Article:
• YOLO – you only live once. Life is for living and while your child’s birthday may hit you in the hip pocket, nothing is worth more than the smile on their face. If there is something important to you that makes you happy, then do it. Money management is not about cutting all fun out of your life, it is about what you would like to be spending more on, which adds another level of excitement. 
  • Insurances and utilities – time for a deep dive. How often do you look at your insurances and negotiate a better deal for yourself? The answer for most of us is ‘not often enough’. Significant savings are to be had if you dedicate some time to reviewing your options.  
  • Step 5: Set your monthly goals for each of the buckets. Right, so now you have an idea of what you actually spend and how much you want to spend – put a figure on it. Then set up a weekly float from your Grow Account to your Life and Fun account. Watch your balance dwindle every week. Some weeks will have greater expenditure, you may have to do an extra transfer over. But if you get it right, there are weeks that you have saved as well. A weekly float will give you the feedback faster. 
  • Step 6: Decide how you will transact on the accounts. Will you only have direct debits coming from your grow account, use cash for fun, debit card or credit cards for your life account? Decide how you will pay for things from these accounts – this may mean putting stickers on your cards if you have multiple cards. Feel the pain and pay in cash.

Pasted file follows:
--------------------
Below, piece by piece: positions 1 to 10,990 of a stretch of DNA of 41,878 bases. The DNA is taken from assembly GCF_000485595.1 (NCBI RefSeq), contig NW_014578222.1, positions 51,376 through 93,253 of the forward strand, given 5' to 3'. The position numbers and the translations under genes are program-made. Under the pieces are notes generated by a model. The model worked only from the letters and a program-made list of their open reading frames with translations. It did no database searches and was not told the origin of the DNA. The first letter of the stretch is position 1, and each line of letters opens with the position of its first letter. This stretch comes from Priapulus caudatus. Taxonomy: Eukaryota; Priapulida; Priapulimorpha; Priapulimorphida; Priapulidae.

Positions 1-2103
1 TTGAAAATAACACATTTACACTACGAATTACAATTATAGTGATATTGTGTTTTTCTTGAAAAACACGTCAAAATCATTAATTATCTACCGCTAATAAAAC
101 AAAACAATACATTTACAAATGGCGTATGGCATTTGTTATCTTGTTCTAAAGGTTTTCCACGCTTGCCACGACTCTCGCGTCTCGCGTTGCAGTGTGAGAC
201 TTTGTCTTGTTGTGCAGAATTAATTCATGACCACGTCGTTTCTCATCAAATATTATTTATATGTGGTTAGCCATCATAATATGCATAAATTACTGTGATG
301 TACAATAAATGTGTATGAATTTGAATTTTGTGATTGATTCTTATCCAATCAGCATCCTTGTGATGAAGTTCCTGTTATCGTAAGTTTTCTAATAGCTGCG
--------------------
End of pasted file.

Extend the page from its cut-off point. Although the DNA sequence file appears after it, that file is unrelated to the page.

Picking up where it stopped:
• Step 7: Set up your Mortgage Strategy and banking arrangements. Many lenders allow you to have multiple offset account which you can link to your non-deductible debt. Meaning that you can have each bucket offsetting your loan and every dollar is reducing interest. Ensure that your strategic mortgage broker has set up your mortgage strategy to complement and work with your preferred money management system.  
  • How often should you review your system? There is no set answer to this, if your money management system is working well and you are spending and saving according to your goals, then perhaps an annual review is all you need. Certainly you should review your money management system prior to any major life events. Eg: taking extended leave, travel, new job opportunities, having children.  
  • Falling down the credit card hole – unsecured debt is the most expensive debtIt is easy to fall into the trap of whacking it on the card and sticking your head in the sand. You should not be using credit cards until you’ve got the system working seamlessly. Don’t tempt yourself if you are uncapable.  
  • Review your credit cards – so you’re getting some points and you think that is a win. It may be – have you checked the annual fee that you pay and added up any interest incurred by mismanaged payments? Is it actually worth it?  
  • Get on the same page – is your other half on board? One partner may take the reigns and the other partner hasn’t been involved as much. Most often, this is for a reason. They may not want to know or don’t want to be accountable. Find a way to make sure you’re on the journey together. 
  • Put the effort in now, the journey becomes more difficult as you get more commitments in life – kids, properties, running a business. 

Cate Bakos- The Property Buyer’s Golden nugget: general categories 

Grow – regular necessities and set payments 

Life – variable necessities – petrol, groceries, car repairs, school books 

Fun – the good stuff – drinks, parties, sport,  

Peter Kouilzos – The Property Professor’s Golden nugget: step 1, save some money, 10% or 20% spend less than you earn. If you are paid on thursday, the next day money goes out into another account that you do not touch, unless on a rainy day. Save! 





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By |2020-01-22T13:58:34+11:00January 21st, 2020|